Ingredients
1 lb 90% lean ground beef
1/2 lb stew meat
Some leftover pulled barbecue chicken
1 can of corn
1 can of red beans
1 can diced tomatoes
15 oz can tomato sauce
1 diced potato
Couple of pinches of salt
Couple of pinches of red pepper
Couple of pinches of ancho chili pepper

Directions
  • Brown the meat in a frying pan using a couple of tablespoons of olive oil.  I chop my ground beef as finely as possible, because it gave a nice contrast to the size of the stew meat.  
  • Dice your potatoes however you like them- I wanted mine small because I had some rice to throw the stew over and I figured it'd all just meld nicely.  The whole point of this recipe is that you make it however you like it, so you can experiment and find out how you like it best.
  • Once that's done, just dump all of the ingredients in a pot and simmer it for an hour.  If you're new to cooking, just put the temperature dial on 2.
  • Rock out with your cock out and eat.  I threw some diced jalapenos and habeneros on top and then threw the whole thing over rice.  Everyone does their own thing with burgoo- doesn't matter if you top the stuff with a dead blackbird you found in your backyard... which is incidentally one of the legends of the origins of burgoo.



Mulligan Stew / Hunter's Stew / Trashcan Chili
Hobo stew.  It can't get any easier than that, can it?  This doesn't differ greatly from burgoo, and a lot of people think that Mulligan stew was the inspiration for burgoo... but frankly, who gives a shit?
Basically, I'm just including this one to show you guys how easy it is to cook up something decent on the cheap.  All of the recipes for this one involve a couple of kinds of meat and some veggies, usually onions and green peppers.  The following recipe, to which I obviously added red beans for more protein and texture, comes from 1906 and was literally written by a hobo.  Apparently back in the day there were hobos who worked as typesetters to pay for their whisky and Mulligan Stew while they rode the rails from town to town, which is about as ridiculous as it is cool- the only thing that could make that cooler is if Ashley Blue was riding the guy's face as he typed.  In any event, here is the authentic recipe:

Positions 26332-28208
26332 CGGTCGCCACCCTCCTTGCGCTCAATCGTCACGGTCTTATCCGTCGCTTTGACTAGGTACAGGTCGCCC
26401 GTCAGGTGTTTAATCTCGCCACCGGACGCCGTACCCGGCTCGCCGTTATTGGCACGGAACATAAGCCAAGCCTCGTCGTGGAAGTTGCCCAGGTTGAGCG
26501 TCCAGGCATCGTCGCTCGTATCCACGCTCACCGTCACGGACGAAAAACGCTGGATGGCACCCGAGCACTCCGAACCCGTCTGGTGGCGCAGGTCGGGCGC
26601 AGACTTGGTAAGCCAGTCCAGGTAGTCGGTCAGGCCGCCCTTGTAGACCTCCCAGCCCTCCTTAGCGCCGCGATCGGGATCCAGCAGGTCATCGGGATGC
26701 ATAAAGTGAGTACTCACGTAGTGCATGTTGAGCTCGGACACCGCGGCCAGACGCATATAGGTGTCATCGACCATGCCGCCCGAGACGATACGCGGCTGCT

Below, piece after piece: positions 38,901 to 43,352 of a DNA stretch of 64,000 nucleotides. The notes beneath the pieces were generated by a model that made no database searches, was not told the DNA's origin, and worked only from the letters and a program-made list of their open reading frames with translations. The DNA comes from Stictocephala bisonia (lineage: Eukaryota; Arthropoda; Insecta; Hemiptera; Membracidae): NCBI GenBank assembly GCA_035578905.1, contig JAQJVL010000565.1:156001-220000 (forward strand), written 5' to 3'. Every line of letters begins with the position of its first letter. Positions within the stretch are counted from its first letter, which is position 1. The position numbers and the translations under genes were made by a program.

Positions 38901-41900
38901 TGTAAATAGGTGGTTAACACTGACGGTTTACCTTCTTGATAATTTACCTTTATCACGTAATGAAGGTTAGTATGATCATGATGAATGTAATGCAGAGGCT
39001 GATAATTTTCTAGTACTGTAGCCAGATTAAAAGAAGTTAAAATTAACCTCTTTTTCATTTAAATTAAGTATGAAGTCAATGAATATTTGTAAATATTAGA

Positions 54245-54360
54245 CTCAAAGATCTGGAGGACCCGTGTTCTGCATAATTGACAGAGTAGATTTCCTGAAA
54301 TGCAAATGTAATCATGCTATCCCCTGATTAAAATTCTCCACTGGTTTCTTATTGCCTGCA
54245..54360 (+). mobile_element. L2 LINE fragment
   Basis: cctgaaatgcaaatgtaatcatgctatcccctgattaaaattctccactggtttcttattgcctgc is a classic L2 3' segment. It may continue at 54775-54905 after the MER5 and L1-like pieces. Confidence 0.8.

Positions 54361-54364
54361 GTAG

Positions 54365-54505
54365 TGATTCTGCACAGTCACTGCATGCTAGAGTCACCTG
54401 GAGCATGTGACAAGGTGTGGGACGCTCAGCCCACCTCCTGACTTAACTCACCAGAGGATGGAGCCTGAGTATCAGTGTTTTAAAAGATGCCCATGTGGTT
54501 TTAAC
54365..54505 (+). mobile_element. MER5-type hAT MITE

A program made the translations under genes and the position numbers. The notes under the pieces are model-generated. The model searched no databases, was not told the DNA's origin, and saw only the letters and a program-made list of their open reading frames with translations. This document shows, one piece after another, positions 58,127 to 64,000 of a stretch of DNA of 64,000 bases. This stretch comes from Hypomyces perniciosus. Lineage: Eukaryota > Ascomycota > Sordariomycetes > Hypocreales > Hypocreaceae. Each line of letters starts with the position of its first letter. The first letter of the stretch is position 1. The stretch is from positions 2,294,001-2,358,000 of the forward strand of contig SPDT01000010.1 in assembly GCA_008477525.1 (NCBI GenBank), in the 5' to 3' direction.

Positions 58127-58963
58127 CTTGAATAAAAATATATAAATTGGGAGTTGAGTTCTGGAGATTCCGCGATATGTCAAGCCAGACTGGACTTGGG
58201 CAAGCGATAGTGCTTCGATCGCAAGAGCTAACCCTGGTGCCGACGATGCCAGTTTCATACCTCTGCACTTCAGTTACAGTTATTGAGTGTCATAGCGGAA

• Chicken, young or old
  • Beef, tender or tough
  • Salt pork (plenty of salt)
  • Mutton (made from sheep)
  • Potatoes (commonly called “spuds”)
  • Carrots, turnips, tomatoes, green corn (and other vegetables)
  • Take an ax (or similar device) and chop all into fine particles (more or less), throw entire mixture into a large receptacle and coil until all the ingredients are tender (the meat especially). Serve while steaming hot.


Who in the fuck wants to look at hobo porn?  Who even knew such a thing existed?  Well, now we all do.

Obviously, salt pork is not easy to find, so I used bacon.  For the veggies, I used jalapenos, green onions, and corn.  If you want to be hyper authentic, you've got to find a big tomato can and cook it over an open fire surrounded by hobos who are probably going to get you drunk on grain alcohol and then gang rape you, so I'd just use a slow cooker.  Clearly, using ground pork and ground beef makes more sense than chopping the shit up with an axe... and if you have an axe in your kitchen you are probably adding human flesh to this mixture anyway.  In any event, hobos liked this stuff because you could literally make it out of anything you had handy, and you should like it because it means you can bulk on literally anything.

To sum things up, you have no excuse for not making gains.  Just get out your crock pot and throw in whatever the fuck you have handy- it'll taste better than being small.

Here's a little eye cleanse, because even I'm a little disturbed by the hobo porn.

Sources:
Anderson, Jean.  Kentucky Burgoo.  Epicurious.  Web.  5 Aug 2017.
Sparber, Max.  Irish-American Dining: Mulligan Stew.  Happy Hooligan.  27 Aug 2014.  Web.  11 Jun 2017.  http://www.happyhooligan.co/2014/08/irish-american-dining-mulligan-stew/
Tannahill, Reay.  Food in History.  New York: Broadway Books, 1995.